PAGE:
o   Use questions that bring to mind the big picture

§  "How will your company benefit from providing ergonomic options to employee?"

o   Use questions that involve them in future action

§  "How has incorrect working posture affected your quality of work?"

2 .RELATE - The Swim: We invite the learners to be in the story.

·    Learners are now jumping into the water, getting deeply immersed. Here they learn to find their place (Context). As we learned in the previous chapter, the Autobiographical Memory begins to make a connection with the learning.

o    Story Questions Guide:

§  Use experiential questions
"Have you ever sat in one place in the same position for hours on end? How did you feel then?"

§  Use questions that evoke action and decision-making

§  "What would you change about it? How can you make it better?"

3. INTERPRET - Cycling - They are acting in their minds; thinking, assessing, evaluating, visualizing, etc. 

·    The learners are now in possession of knowledge, which, coupled with their experiences can propel them faster, harder, and closer to the Finish Line. Here we bridge gaps in rapid succession, zip into new evaluations, strengthen connections. Almost there!
     These are Interpret questions:  

o    Use "what if?" questions

§  "You're planning to relax at home and it's the weekend. What if you were told that you must sit close to your TV with your back hunched and your arms crooked in front of you for 8 hours?

o    Use questions that evoke action and decision-making

§  "You do that five days a week, every week. What changes do you feel you're ready to make?"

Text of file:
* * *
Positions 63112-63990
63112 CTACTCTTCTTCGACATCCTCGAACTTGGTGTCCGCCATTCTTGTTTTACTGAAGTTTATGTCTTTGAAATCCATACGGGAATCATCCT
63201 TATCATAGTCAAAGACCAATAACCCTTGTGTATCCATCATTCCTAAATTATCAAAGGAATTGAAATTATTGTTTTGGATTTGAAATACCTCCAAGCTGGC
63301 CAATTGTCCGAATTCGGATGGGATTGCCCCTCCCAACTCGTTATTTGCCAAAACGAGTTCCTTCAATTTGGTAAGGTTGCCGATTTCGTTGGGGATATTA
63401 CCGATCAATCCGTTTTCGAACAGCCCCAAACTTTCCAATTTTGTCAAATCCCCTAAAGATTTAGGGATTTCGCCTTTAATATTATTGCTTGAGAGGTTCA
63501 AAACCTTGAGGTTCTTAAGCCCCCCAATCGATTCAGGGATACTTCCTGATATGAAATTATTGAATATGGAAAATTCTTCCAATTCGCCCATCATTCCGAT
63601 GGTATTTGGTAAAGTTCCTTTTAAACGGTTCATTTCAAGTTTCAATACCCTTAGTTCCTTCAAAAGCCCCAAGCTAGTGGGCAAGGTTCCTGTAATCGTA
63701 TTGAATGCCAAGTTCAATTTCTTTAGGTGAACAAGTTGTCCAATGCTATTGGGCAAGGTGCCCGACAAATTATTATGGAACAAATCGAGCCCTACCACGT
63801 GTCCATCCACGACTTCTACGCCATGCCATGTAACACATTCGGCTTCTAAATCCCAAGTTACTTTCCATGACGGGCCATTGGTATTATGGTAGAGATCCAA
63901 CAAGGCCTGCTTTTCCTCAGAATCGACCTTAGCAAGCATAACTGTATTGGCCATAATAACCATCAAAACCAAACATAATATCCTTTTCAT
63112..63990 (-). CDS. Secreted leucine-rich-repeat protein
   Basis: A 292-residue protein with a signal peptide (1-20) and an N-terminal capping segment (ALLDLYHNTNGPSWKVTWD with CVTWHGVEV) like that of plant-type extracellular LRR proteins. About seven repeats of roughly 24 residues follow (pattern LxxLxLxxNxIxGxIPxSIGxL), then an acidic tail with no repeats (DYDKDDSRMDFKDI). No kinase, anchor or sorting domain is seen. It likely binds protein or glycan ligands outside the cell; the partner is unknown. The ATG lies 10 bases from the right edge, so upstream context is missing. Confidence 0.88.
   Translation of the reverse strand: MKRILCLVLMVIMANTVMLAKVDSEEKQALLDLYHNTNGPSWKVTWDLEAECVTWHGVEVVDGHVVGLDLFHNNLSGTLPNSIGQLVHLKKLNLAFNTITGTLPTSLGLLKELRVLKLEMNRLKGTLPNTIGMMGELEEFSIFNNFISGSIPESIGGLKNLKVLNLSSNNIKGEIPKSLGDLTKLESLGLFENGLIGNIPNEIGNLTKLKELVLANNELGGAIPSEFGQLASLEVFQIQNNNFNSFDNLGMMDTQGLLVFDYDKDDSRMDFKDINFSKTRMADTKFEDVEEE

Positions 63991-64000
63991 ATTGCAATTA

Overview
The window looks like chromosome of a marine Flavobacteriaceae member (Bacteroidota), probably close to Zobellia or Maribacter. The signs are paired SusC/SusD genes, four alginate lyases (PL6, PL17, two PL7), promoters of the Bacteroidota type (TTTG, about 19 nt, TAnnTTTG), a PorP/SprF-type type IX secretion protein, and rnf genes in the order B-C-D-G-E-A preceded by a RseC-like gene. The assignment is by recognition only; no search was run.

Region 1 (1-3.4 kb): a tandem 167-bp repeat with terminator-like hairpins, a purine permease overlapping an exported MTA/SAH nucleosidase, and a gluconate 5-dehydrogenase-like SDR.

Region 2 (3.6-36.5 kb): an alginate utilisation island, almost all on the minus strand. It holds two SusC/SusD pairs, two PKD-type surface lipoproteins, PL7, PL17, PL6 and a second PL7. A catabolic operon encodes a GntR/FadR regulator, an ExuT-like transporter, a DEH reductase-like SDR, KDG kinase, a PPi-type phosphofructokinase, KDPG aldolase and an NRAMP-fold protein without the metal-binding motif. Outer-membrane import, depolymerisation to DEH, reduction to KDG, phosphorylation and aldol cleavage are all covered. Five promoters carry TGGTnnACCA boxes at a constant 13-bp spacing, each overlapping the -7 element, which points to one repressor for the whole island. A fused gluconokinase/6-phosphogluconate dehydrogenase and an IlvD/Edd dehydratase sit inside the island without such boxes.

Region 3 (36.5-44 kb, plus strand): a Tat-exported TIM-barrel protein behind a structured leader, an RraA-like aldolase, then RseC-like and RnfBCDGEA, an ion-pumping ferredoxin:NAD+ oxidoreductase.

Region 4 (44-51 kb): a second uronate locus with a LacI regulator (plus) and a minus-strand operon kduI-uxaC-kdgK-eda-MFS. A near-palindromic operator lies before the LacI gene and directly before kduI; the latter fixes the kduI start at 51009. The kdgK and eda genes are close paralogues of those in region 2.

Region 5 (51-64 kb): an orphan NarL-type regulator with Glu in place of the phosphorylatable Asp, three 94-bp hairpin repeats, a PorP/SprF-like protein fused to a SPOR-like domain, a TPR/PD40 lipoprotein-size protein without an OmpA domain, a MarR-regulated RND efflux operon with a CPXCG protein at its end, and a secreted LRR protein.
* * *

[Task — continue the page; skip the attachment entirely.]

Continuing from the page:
4. APPLY - Run - They are applying the ideas in their real-life work situations

·    This is it. The home stretch. Just the learner, the road, and the finish line somewhere in the distance. Just a few short sprints and voila! Success!

·    Story Questions Guide:

o    Use questions in the form of scenarios and allow learners to explore different options

§  "You notice your employees work while slumped over their keyboards. This causes lethargy and an overall environment of sluggishness. Later in the day, they complain of backaches and pains. What is your recommendation and how will you make things better?"

o    Use questions that tie into existing realities

o    Use questions that guide them into connect the Story with fact, thereby closing the loop.

§  "Which three spots in your workplace need improvement the most? How would you address that?" 

Story Questions, SRIA and Recursive Learning

Knowing how human memory works and how questions can be used to effectively encourage the learners to remember better, ends in a more satisfying and long-lasting learning impact. As exhibited in Recursive Learning, simply asking the right types of questions at the right stage of SRIA, we forge a solid link in their minds between what they learned and what they can use in real-life situations.


Story Questions help learners realize that VALUE =New information + Real-life application. Story questions should be used across all phases of SRIA. With the proper kinds of questions for each step, we create Autobiographical Memories that seal in the learning.


Story Impacts eBook

Story-Based eLearning Design Workshop

Tip #42: Provoking Learners with Story Questions and Learning

Ray Jimenez, PhD
Vignettes Learning
"Helping Learners Learn Their Way"